Everton striker Dominic Calvert-Lewin: “I have to dig deep within myself at times this season and have endured some of the most difficult times of my career and my life to date … I advise you to talk, to a friend, family member or someone that will listen, talking saved my life”
The Everton striker says he has “endured some of the most difficult times of [his] career and [his] life to date” and has urged anyone suffering with their own mental health “to talk, to a friend, family member or someone that will listen”.
In a post on Instagram, Calvert-Lewin added: “One thing I learned this season is that everyone in whatever walk of life is fighting battles you know nothing about, and there is no shame in finding someone to talk to and being open and honest with yourself about how you really feel.
“To all the young kings suppressing emotion I advise you to talk, to a friend, family member or someone that will listen, talking saved my life. It will make you realise things are never as bad as they seem, and you’ll discover that the paradox of true strength is being able to face your weaknesses.”
Calvert-Lewin, 25, has struggled with injuries this season and made only 17 Premier League appearances for Everton – compared to more than 30 games in the previous four seasons.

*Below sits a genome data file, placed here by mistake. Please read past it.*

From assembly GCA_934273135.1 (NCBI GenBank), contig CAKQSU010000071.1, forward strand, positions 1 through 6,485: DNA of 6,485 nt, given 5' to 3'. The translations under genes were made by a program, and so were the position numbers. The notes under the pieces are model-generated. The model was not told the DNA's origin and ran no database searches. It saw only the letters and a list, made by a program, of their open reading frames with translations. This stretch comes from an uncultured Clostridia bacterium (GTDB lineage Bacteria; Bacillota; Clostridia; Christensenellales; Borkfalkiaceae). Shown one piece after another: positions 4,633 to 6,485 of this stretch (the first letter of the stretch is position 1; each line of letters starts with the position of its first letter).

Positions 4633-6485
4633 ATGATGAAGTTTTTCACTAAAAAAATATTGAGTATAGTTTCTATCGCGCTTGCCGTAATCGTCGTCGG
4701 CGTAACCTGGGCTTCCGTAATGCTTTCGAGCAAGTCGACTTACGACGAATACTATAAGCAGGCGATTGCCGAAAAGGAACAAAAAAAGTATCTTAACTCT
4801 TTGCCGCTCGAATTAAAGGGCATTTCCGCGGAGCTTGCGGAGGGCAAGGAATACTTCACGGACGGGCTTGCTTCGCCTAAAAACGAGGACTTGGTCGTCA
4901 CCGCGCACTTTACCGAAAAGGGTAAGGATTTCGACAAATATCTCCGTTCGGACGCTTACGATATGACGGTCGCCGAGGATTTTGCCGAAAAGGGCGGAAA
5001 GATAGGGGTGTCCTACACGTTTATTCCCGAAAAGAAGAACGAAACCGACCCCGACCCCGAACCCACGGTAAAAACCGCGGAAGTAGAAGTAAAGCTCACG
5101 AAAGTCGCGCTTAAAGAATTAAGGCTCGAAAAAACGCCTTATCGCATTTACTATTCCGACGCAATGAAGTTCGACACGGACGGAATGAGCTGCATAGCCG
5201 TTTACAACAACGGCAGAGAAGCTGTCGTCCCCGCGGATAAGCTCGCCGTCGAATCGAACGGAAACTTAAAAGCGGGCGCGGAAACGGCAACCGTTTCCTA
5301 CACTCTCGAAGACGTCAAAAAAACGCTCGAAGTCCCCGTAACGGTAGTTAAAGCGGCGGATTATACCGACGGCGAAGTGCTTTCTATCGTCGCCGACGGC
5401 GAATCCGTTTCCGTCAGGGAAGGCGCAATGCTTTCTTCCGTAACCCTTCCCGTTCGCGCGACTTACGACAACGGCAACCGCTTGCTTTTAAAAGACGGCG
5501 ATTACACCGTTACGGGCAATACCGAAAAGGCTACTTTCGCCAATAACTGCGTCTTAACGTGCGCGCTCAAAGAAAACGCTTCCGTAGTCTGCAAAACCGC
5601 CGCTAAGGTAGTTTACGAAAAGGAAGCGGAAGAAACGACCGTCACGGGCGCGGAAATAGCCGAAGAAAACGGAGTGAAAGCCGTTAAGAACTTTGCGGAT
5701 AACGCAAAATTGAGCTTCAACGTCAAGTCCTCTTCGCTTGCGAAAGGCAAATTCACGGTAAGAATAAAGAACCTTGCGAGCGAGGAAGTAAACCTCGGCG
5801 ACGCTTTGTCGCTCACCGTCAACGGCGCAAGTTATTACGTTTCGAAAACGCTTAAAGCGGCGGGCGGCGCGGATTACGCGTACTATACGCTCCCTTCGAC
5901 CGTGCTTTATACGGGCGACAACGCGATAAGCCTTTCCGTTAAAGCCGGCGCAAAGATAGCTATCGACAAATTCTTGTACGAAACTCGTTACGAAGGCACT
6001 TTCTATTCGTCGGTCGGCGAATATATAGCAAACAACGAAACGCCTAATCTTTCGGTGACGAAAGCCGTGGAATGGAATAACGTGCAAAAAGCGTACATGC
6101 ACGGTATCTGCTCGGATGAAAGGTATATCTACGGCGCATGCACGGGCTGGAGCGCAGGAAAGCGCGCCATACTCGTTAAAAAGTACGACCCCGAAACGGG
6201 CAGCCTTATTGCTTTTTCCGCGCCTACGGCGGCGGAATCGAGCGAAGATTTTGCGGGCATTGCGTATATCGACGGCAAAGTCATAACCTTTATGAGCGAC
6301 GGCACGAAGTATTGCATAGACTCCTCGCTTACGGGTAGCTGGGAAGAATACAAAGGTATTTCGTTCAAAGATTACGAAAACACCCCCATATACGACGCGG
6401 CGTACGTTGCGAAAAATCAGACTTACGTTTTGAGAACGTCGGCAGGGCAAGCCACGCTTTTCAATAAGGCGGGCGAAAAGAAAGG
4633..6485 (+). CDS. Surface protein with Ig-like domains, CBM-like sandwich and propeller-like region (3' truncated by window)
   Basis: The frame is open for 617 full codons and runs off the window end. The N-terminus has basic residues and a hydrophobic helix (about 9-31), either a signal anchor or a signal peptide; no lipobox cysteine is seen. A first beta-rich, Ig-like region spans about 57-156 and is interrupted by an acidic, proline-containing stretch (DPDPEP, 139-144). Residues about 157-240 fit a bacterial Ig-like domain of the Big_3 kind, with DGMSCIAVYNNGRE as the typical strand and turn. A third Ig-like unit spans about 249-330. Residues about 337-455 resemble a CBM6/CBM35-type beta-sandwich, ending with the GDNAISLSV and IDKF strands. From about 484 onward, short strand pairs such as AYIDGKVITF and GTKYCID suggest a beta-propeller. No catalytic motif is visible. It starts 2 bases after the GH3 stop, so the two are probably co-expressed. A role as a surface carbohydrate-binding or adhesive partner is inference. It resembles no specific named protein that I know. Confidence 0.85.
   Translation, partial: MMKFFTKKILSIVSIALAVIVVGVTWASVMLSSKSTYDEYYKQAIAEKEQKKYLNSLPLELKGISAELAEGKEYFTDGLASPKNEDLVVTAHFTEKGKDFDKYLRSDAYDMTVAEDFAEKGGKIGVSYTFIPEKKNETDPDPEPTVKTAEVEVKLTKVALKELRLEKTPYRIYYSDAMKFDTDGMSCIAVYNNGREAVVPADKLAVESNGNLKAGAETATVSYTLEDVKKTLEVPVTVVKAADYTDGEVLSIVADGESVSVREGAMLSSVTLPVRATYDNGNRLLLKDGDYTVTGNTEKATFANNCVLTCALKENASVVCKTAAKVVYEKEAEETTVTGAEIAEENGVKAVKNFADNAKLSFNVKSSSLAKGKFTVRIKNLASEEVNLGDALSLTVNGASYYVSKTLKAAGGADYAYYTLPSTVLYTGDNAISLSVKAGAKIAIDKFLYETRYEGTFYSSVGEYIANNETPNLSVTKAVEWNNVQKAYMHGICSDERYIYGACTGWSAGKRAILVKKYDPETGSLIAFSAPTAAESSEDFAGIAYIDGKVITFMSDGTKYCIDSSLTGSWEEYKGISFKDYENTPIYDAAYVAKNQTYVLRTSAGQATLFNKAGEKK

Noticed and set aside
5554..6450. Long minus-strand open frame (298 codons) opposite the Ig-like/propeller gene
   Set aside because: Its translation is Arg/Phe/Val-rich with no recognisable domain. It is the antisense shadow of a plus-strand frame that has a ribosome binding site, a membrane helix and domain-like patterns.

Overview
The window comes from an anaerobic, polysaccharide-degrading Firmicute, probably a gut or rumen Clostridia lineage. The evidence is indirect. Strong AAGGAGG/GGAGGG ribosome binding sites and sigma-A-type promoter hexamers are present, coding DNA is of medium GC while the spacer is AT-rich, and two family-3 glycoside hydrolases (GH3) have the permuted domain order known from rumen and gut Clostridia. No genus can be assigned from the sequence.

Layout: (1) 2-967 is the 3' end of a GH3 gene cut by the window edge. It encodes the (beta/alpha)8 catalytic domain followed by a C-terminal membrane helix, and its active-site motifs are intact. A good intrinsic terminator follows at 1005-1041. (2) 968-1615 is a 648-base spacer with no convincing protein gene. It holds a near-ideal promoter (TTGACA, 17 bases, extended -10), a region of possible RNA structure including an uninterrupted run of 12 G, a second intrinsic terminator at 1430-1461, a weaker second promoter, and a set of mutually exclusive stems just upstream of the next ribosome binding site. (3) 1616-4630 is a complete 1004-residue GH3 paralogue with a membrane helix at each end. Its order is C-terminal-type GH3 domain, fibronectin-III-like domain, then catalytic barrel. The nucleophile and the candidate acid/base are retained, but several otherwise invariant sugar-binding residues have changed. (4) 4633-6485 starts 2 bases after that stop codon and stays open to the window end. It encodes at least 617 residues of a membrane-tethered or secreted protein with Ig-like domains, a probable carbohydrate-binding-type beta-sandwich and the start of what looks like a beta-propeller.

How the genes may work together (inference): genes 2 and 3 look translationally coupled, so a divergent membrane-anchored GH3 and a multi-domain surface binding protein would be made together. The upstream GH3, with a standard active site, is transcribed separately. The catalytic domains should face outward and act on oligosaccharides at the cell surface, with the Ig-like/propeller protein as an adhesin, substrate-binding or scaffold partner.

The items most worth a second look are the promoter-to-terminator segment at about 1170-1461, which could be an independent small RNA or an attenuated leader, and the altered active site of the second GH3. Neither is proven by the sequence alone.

The striker returned for Everton’s relegation run-in and scored a vital winner in the 3-2 victory over Crystal Palace last week, which secured Frank Lampard’s side’s Premier League status.
Calvert-Lewin thanked the fans for their continued support throughout the season.
He said: “First of all thank you to you fans for sticking by us this season and for continuing to inspire us right until the last day of the season.
“The main goal became to stay in the premier league and I don’t believe that would have happened without your unbelievable support.
“Finishing the season on a high meant everything to me, enjoy the break toffee fans you deserve it. May the pressure continue to be a privilege.”
Calvert-Lewin is the latest footballer to talk about mental health. In March, Paul Pogba opened up about experiencing depression “several times” during his career and said it is difficult for footballers to speak out about their mental health struggles.
Last summer, Aston Villa defender Tyrone Mings revealed he saw a psychologist during England’s Euro 2020 campaign because his “mental health plummeted”. In 2018, Danny Rose talked about his struggles before England travelled to Russia for the World Cup.
Earlier this month, Sam Allardyce also spoke about his battles after he was sacked as England manager and highlighted the problems that lower league bosses faced on a day-to-day basis.